Improvisation is essential to TTRPG. If you’d rather everyone did exactly what you told them - you should either invest all your time inventing an unethical mind control device…or direct some amateur dramatics. Your choice. (Or is it??)
When you feel at odds with your players, you can either change who you play with or change your own mindset. Sometimes between you and your players, your play styles just won’t jell, and that’s cool. But sometimes you’ve got your blinkers on and it’s hard to know where things have gone wrong.
The joy in TTRPGs is the fact they are essentially collaborative storytelling. It’s not your job to tell the story on your own, but it is your job to provide the setting.
It’s not your story - it’s the group's story.
To put it another way, you till the soil. You do the legwork. You’re not growing the crops on your own but you’re ordering in all the supplies and making sure the ground is fertile before you even begin. It’s your land, it’s your soil, it’s your season, but you need your friends to make things grow. They bring the seeds, and, by Jove, you better let them plant those seeds so they can be a part of the process. You want to grow a story, not resentment.
1) Don’t be so precious; your campaign plans are not an award-winning Oscar script
I know what you’re thinking; Listen, Katherine, I didn’t pay $30 on a new campaign to have everyone just abandon ship. I get it. If everyone is directionless and titting about in the woods, you’ll feel as though you’ve wasted your time and money. All the while, your miniatures are getting dusty in the cupboards. You don’t want that.
On the other side of the coin, there's no point in everyone bringing their own personalities and character backstories to the table if all you're going to do is tick off the story events like they're some sort of checklist. If you’re playing for fun, then there’s no rush.
Campaigns should be vastly different with each new one that's played. If you find everything is very similar and formulaic, then it might be that you’ve put the blinkers on to try and get everyone to finish the story. You're using that checklist a bit too much.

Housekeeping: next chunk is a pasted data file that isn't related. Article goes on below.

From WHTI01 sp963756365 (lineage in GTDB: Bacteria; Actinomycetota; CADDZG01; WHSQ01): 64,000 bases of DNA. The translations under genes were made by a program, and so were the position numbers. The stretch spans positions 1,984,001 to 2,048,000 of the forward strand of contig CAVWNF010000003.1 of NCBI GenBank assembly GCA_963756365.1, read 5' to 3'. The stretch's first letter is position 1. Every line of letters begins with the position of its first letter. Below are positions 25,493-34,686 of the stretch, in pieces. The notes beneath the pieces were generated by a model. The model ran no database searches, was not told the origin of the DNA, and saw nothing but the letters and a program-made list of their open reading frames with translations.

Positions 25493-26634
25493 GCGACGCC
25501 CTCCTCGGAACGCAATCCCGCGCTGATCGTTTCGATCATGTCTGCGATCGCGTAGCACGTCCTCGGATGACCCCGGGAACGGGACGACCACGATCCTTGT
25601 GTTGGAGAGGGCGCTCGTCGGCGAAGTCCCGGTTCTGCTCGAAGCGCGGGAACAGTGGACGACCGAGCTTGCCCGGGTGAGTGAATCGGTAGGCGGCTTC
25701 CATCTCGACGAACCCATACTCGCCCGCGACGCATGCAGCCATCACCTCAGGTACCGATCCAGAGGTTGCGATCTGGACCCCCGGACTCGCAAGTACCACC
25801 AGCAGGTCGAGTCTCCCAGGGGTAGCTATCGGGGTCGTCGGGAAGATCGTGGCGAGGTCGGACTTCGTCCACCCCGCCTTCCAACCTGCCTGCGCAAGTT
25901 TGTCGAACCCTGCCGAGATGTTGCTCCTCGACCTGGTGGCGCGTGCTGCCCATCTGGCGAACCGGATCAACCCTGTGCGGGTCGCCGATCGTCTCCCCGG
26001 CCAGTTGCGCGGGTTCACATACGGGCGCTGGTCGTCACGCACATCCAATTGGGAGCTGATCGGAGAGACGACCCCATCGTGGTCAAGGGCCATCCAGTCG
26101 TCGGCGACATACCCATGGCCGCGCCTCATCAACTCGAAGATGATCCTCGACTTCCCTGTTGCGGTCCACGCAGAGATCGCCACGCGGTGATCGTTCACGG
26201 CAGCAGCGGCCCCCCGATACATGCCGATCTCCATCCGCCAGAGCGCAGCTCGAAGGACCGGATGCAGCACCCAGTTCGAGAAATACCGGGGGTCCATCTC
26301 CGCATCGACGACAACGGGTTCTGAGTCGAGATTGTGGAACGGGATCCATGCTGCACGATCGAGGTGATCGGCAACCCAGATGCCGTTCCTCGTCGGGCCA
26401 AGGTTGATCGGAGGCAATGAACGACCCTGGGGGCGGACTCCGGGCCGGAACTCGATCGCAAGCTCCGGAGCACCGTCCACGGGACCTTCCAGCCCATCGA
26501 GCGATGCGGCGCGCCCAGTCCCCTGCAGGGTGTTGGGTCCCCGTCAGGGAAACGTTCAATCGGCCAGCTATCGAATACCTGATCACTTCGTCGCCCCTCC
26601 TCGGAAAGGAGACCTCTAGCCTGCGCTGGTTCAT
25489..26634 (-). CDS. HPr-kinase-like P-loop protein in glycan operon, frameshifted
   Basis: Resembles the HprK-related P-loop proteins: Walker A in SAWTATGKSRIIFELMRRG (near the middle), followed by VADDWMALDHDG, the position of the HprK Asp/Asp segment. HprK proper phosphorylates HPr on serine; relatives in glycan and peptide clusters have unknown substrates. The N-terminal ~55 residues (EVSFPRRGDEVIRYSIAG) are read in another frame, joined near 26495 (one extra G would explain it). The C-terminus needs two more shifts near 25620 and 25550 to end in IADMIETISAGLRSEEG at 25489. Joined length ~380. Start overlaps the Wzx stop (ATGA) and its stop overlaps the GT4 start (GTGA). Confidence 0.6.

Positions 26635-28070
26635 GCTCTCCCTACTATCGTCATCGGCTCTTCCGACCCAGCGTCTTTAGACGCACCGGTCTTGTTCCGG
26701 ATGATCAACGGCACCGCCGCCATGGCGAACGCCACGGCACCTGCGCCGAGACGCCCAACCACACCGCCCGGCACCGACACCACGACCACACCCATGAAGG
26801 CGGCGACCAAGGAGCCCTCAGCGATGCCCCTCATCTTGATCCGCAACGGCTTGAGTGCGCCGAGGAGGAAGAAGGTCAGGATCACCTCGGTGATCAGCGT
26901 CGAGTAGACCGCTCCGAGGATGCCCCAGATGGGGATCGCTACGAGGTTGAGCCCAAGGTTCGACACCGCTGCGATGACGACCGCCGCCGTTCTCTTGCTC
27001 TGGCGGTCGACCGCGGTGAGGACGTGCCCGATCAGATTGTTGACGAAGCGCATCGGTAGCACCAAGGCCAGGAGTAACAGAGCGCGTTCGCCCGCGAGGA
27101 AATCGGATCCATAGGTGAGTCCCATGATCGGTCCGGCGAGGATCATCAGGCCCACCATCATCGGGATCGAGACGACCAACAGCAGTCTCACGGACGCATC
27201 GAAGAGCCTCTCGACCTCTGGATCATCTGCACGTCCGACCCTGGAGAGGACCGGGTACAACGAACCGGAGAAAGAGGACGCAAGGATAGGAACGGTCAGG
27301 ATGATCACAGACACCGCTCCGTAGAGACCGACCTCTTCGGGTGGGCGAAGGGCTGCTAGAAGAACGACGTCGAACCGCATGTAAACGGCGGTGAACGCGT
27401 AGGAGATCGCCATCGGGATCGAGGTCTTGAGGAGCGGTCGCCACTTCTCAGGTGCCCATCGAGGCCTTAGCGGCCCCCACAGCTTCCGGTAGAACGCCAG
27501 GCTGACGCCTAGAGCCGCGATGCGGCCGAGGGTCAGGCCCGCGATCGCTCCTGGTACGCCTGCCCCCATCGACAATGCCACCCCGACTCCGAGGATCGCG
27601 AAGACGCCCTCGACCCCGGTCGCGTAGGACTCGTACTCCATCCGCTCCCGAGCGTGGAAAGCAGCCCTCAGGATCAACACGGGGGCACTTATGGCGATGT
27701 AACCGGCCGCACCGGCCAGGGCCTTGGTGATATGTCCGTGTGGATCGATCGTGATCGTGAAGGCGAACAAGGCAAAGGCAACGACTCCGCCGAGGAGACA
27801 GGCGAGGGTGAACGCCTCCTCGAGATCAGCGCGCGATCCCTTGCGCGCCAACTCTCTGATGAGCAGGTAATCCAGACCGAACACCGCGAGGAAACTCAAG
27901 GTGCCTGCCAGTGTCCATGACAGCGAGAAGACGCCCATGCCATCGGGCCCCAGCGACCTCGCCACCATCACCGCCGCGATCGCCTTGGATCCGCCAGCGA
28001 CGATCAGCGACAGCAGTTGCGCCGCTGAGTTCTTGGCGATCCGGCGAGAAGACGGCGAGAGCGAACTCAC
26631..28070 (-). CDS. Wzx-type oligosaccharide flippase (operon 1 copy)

You have to find the balance. No one wants to be bored or unsure what to do next. No one likes to be railroaded.
I love that term; railroaded. I think it describes this situation perfectly. If you’re on a train as a passenger, you’ve got no say in where you go. It’s the most direct and boring route to your destination and if you try to jump off you die. On foot, though, you can decide where you’re going and be the master of your own destiny.
Take Your Time to Respond
Sometimes your player will do something odd. Not because they’re trying to be disruptive but because they’ve thought about something differently. Not everyone is going to have the same approach to a presented situation.
I was at a table when a player found a trap door. He decided to knock on it. Nothing happened. When we opened it up, the enemies were waiting for us. Afterwards, the GM asked him why he had knocked. My friend replied ‘Well if someone knocks on a door, they’re not usually a threat. You’re asking for permission. I thought someone would respond or make a noise or come out.’ The GM admitted he was so ready for a battle (and frankly a little confused by my friend's actions) that he just forged ahead without thinking about how the guards inside would realistically respond to a knock from outside.
If you don’t know why someone has done something, ask them why they’ve done something. You can’t respond effectively if you don’t know what they were trying to achieve. Find out their intended outcome.
Make Sweet Jazz
Let the players affect your world.